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Need some good vegan recipes, has anyone tried?

post #1 of 18
Thread Starter 
Hi all.

I got a call from an old friend from elementary school (unheard of for military brats) last night. She's getting married next summer and wants me to make her cake if I can make it up to Ohio. (you may have read my post on doing cakes outside of your own kitchen...I'm trying to stay calm with that. LOL)

The thing is she is vegan. Absolutely no dairy. I was a vegetarian for a couple of years so I am sensitive to that but vegan's a stretch further. She is OK with having bleached flour for this special occasion. So the only things I really need to modify are eggs, butter and milk. That affects the cake itself whether it's scratch or box and the icing. Well mine, since I use 50/50. But I'll look into all shortening or using a vegan margarine.

Anyone try this before and have any success...any advice? Thanks so much!
post #2 of 18
I have never had this issue come up for me, but I would love to see how you do this. Good Luck!!
Friends are quiet angels who lift us to our feet when our wings have trouble remembering how to fly.
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Friends are quiet angels who lift us to our feet when our wings have trouble remembering how to fly.
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post #3 of 18
I would substitute apple sauce unsweetened for the fat part- thats easy it wont affect the taste, could use egg substitute for eggs. Dont know much about how strict or whats in it but what about soy milk..or .cocunut milk
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post #4 of 18
Thread Starter 
Thanks Jekizer!

Thanks Katie. I did read a few things on some site about egg substitute, not sure how well they'll work but I'll try. Thanks for reminding me about the applesauce, I use some of that in my carrot cake in place of half the oil. Good idea. Ooh I wonder if shortening or oil would be OK.
post #5 of 18
Hi Ironbaker,

Unfortunately most mixes have whey in them, so they're right out. DH White also has a butter derivative.

Applesauce works pretty well, and in the cake I would use margarine, not shortening. Fleischmann's green label margarine is the only national brand margarine I know of that is vegan. Even the other Fleischmann's have whey in them. There is also a soy margarine, usually in the natural foods section, called Willow Creek or Willow Run or Willow something, but it costs a little more. I prefer the Fleischmann's.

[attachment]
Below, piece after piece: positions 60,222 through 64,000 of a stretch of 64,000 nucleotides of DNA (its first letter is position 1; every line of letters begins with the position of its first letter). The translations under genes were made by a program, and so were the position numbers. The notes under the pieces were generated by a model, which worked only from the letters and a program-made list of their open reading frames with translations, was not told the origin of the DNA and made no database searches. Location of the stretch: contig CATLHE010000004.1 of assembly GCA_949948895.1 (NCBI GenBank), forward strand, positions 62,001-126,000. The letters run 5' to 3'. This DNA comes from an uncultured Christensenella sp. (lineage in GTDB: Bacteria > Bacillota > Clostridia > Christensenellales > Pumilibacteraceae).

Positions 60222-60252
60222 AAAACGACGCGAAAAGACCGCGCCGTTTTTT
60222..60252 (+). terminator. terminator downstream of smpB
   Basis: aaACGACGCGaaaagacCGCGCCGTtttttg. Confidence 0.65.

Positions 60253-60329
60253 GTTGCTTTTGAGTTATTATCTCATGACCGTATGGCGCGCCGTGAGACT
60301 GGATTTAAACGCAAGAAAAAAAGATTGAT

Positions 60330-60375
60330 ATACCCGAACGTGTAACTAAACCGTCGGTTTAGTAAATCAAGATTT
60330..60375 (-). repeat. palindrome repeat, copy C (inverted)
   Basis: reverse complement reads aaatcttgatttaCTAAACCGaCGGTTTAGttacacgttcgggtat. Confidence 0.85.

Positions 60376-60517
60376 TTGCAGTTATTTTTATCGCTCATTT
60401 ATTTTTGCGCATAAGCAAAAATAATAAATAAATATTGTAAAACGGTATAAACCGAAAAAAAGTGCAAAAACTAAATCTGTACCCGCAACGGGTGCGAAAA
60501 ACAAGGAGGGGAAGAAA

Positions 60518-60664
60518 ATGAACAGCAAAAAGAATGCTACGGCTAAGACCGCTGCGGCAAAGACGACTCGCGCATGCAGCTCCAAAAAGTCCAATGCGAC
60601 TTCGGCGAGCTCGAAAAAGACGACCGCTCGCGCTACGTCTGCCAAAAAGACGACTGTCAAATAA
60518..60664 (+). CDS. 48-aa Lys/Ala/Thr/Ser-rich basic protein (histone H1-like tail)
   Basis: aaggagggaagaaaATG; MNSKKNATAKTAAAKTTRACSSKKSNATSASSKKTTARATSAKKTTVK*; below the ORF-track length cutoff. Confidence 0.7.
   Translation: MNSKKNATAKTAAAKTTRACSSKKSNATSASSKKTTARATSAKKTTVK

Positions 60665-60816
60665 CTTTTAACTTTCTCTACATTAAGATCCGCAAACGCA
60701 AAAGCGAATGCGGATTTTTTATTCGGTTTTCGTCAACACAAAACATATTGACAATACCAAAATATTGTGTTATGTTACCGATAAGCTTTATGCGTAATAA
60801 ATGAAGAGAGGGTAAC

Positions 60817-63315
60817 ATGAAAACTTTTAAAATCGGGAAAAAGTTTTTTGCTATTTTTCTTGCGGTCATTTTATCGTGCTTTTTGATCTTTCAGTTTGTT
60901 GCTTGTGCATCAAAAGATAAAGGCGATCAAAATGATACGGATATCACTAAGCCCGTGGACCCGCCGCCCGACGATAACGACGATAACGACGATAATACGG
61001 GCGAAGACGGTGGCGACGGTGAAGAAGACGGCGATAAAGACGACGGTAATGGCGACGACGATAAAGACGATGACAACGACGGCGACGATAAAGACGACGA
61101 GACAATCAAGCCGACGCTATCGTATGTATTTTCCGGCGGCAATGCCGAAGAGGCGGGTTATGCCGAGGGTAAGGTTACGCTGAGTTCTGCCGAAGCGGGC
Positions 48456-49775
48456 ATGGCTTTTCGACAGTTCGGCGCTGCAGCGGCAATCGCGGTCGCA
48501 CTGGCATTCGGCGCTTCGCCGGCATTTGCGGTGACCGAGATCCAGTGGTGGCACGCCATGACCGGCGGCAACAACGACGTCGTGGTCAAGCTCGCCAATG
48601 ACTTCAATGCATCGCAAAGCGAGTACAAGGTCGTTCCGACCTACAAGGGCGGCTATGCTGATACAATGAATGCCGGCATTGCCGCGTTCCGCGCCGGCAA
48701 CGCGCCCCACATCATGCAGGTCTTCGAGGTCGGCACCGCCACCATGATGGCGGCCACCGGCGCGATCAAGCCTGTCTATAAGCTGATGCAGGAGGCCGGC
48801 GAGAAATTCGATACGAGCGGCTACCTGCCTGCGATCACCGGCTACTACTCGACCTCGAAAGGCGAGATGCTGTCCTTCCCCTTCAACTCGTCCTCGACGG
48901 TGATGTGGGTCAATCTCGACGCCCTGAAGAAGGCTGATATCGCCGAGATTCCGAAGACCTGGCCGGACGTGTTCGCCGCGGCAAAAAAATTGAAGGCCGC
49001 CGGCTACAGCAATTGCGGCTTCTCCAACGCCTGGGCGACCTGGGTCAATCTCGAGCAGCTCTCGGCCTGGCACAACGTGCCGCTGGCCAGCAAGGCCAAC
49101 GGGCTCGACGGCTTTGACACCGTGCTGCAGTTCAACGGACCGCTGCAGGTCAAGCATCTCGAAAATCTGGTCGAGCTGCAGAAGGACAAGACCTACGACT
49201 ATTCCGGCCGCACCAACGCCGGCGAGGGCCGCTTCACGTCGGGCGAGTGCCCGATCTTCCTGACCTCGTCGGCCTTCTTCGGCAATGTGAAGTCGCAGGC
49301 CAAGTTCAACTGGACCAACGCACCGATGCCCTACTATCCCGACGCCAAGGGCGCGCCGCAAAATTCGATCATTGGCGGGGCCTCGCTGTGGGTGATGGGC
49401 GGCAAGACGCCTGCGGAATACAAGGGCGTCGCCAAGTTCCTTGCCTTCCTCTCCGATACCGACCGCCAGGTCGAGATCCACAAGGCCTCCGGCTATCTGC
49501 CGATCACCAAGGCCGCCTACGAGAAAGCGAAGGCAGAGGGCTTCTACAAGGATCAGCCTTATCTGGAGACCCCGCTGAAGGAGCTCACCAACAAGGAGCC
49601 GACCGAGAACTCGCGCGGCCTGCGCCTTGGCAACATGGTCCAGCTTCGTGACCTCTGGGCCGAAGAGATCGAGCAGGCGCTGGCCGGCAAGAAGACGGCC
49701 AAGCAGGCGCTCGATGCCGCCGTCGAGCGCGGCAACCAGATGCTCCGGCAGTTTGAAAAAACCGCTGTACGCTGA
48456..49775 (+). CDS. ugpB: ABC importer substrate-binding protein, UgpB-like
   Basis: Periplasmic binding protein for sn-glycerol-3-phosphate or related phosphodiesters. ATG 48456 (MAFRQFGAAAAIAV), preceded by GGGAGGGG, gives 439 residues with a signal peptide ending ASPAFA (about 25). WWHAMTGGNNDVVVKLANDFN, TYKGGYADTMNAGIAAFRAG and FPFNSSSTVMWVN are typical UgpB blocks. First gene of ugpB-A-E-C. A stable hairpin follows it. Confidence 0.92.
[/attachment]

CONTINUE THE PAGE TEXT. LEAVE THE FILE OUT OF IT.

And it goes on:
EnerG makes an egg replacer that works very well in every recipe I've tried except brownies - I still need to make some adjustments to those. It's around $5 for a box that holds the equivalent of 113 eggs. I know Kroger sells it, & I'm pretty sure you have Kroger there.

Soy milk is a good sub for regular milk in most recipes, but I've had some just not work out for some reason.

If you're using cake flour, obviously it has to be bleached, but unbleached AP flour is only a teensy tinsy bit darker than bleached, so I would be OK using that in a recipe that calls for AP flour.

Shortening would be my choice for icing, just make sure the bride has no objection to white sugar. Some vegans will not use it because 1/2 of all white sugar is cane sugar, and half of all cane sugar is refined using animal bone char. I have so far been unsuccessful finding confectioners beet sugar, and making my own has not turned out well, either.

I also have a recipe for fondant that uses Agar Agar (a seaweed derivative) in place of gelatin. Email me if you're interested.

I'm trying out a new vegan white cake recipe in the next week for my sister's birthday. I will let you know how it turns out.

Hope I've helped a bit. Mostly it just takes trial and error. Some recipes translate well & some don't. I wish I was smart enough to figure it out before I wind up with a dry or oily mess. icon_wink.gif

Ali
Ali
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Ali
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post #6 of 18
Thread Starter 
Ali, thank you so much!!! Yes, your post is very informatiive.

I will check out the eggs - wow, 113?! I had no idea Fleischmann's was vegan and I totally forgot about whey.

She didn't say anything about sugar so I will inquire about that. I've never tried beet sugar but I'm sure i could find it somewhere. There are plenty of health food places here. I still drink soy milk - what brand do you use or do you find works best?

I would love to hear how your white cake turns out. She didnt't specify a flavor but since this is a special case, she'd probably just go with what recipes taste best and won't turn the non-vegans off too much.

Do marshmallows contain gelatin? I've made MMF before and would like to play around with that more but I need to check out the ingredients.

Do you basically just play around with recipes you already have to see if the new ingredients will hold up well?

Thanks a million again! This is why I love this site...you guys are the equivalent of 1,000 classes!
post #7 of 18
Hi Ironbaker and Alimonkey,

I just posted in another thread that I make all my cakes kosher-pareve. This means that while I still use eggs, I don't use anyting dairy. I hope I can add to your knowledge base from that perspective.

There are a number of totally non-dairy margarines out there. It is hard to find unsalted ones, which is why I sually use shortening. I don't like the salt. Willow Run is natural, but salted. Hain is natural and used to make both salted and unsalted but I haven't seen the unsalted version lately. Earth Balance is Vegan, natural, and has fewer Trans-fats, but is also salted. Fleischman's has salted and unsalted versions, but is artificially flavored and/or colored. I don't know if you care about that. Many margarines say kosher-pareve on the label. This means that they contain no dairy. In the case of things tht are not margarine, any pareve product always cintains no dairy and no meat ingaraedients. Pareve things can contain eggs, so you have to read the labels for vegan purposes.

I have had good success with soy milk in place of milk, but lately, I've been using rice milk and I think the cakes are rising a bit more. The brand I've used is Rice Dream. It comes in regular, vanilla, and chocolate. I've only tried the regular, but the vanilla would probably work, ifyou wanted to add that flavor. I think the chocolate might not, but I'm not sure.

There are a few other products on the market which you might find useful. I use "Better than Cream Cheese" and "Better than Sour Cream" to replace those respective products. They aren't perfect, but they are close. Both are manufactured by the Tofutti people. I can't find "Sour Supreme" around here anymore, it was another sour cream replacement and also very good.